“At the Tip of a Sword”: A Study of the Introduction of the Knight into Anglo-Saxon England

“At the Tip of a Sword”: A Study of the Introduction of the Knight into Anglo-Saxon England

Rojas, Gabriela A. Faundez

Marymount University, Marymount Honors Program (2010)


This work will avoid the romanticized notions of the knight of the Middle Ages and will instead focus on the abilities these men were required to have as skilled warriors in comparison to those required from the thegns and the housecarls. It will begin with a study of the Late Anglo-Saxon military to be followed with the establishment of the housecarl by the Danish monarchs of the late tenth and early eleventh centuries in England. The thegn and the housecarl will be shown as somewhat “training figures” for what the Normans would eventually bring over to the island: individuals that made the transition not too radical. Lastly it will look at the already settled army organization of the Anglo-Norman period that began in the late eleventh century, to determine which elements from the Anglo-Saxon past remained in the figure of the knight. Therefore, while it will show that the knight was indeed introduced by the tip of his sword during the Norman invasion, it will also indicate how the original Saxon warrior paved his path with the tip of his own sword.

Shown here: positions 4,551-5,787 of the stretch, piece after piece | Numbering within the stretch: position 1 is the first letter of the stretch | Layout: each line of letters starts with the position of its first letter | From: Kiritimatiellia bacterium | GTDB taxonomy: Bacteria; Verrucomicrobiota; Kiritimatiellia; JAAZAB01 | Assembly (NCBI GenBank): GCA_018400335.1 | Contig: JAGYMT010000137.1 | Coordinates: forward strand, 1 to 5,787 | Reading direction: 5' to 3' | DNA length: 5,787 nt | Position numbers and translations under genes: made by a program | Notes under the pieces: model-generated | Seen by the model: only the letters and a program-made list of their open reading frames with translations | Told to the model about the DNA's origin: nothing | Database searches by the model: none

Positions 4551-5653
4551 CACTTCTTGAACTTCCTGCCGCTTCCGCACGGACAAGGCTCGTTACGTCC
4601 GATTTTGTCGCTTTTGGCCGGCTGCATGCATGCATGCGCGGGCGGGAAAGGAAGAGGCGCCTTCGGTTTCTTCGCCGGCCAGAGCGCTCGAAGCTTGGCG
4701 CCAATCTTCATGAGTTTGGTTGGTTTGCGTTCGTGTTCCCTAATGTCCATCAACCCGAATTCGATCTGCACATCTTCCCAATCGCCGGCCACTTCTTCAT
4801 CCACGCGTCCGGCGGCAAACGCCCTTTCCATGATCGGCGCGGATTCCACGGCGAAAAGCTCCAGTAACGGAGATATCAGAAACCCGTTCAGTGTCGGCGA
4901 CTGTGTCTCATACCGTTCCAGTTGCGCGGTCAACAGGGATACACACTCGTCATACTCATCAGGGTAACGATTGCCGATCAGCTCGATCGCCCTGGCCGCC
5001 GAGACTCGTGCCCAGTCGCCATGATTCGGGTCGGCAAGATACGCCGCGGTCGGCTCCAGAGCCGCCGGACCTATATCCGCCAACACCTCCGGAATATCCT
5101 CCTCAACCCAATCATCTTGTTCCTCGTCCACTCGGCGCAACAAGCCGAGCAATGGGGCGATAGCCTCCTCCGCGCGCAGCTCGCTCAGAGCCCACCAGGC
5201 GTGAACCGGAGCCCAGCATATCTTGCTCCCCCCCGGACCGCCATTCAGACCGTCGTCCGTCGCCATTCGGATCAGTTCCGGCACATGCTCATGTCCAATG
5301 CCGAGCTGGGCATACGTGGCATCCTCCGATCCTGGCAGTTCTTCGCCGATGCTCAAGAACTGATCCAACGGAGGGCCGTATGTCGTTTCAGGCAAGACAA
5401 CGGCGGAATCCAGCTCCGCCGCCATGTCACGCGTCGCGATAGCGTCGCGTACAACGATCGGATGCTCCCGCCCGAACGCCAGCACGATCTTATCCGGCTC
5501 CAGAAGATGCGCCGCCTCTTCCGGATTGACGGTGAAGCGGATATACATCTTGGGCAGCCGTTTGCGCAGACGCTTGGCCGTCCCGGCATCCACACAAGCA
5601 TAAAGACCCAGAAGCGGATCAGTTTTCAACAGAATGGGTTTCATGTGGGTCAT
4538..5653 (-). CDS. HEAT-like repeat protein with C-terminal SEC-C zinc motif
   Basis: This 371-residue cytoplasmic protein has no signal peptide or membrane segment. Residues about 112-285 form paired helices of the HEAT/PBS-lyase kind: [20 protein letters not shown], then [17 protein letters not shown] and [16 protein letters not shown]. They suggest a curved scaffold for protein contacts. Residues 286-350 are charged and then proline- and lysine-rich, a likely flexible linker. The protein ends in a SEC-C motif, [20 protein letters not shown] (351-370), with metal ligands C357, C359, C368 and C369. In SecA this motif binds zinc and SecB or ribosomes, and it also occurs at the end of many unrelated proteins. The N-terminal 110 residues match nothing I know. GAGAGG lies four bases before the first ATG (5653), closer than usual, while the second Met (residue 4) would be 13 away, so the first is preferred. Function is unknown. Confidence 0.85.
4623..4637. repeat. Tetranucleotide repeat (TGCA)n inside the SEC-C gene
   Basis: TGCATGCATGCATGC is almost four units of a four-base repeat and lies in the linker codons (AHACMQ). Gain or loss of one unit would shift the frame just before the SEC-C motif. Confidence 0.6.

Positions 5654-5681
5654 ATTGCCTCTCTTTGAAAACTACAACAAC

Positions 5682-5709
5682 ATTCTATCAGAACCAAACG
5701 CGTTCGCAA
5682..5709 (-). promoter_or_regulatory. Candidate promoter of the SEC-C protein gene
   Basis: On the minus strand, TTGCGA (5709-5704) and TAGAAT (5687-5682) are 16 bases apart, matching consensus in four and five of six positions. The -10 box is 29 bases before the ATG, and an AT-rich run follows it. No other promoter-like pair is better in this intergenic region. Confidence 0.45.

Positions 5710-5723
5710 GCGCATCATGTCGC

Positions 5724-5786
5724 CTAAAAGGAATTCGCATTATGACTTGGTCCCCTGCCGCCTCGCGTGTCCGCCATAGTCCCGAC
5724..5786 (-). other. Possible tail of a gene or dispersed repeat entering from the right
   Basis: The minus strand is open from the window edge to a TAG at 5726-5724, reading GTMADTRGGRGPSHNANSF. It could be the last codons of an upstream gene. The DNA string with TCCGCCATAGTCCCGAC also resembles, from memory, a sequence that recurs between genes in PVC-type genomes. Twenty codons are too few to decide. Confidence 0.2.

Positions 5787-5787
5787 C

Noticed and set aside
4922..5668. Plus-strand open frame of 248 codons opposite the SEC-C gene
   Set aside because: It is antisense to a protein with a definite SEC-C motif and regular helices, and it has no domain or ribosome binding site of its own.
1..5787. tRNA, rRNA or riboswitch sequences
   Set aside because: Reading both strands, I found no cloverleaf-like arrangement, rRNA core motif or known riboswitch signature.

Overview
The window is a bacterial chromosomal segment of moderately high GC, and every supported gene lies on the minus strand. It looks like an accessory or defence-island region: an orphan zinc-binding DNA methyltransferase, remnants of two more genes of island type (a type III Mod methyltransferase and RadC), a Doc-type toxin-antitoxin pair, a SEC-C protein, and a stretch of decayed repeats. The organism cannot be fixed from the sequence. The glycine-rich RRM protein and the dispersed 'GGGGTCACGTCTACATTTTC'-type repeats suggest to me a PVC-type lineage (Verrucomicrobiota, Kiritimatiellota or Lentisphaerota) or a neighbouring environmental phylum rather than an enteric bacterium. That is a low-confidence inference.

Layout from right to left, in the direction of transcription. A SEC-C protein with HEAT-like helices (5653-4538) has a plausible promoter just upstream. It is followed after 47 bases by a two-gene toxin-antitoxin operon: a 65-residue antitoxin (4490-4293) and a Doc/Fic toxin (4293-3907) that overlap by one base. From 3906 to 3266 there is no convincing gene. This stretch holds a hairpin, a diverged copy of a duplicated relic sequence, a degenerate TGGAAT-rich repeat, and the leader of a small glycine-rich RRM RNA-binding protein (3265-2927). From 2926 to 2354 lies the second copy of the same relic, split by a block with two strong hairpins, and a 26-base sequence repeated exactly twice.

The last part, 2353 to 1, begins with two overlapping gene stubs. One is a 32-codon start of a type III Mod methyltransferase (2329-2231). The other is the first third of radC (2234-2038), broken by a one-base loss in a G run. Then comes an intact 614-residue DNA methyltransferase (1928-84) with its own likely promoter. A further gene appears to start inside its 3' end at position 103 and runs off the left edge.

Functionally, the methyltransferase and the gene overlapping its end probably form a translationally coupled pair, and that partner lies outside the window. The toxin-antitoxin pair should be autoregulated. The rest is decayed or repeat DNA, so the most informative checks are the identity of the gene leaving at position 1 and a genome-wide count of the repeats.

“How did the nobles become noble in the first place?” William Thatcher asks in the movie A Knights Tale, angered by the fact that his friends have reminded him that to become a knight he has to be of noble birth. Yet despite the inaccuracies and unforgivable mistakes of the movie, the answer Thatcher gives illustrates a good point about the medieval history of England. “They took it! At the tip of a sword!” he responds. And yes it was at the tip of many swords that the Normans conquerors became the new nobles of England in 1066 A.D. At the tip of a sword they also introduced the knight that William Thatcher longed to be. Though the movie takes place in the late fourteenth century, when the image of knight had already been idealized to fit the models of courtly literature, William does remind us of the martial beginnings of these warriors by indicating that it was at the “tip of a sword” that they reached their place.

Click here to read this thesis from Marymount University

Click here to view the thesis bibliography from Marymount University

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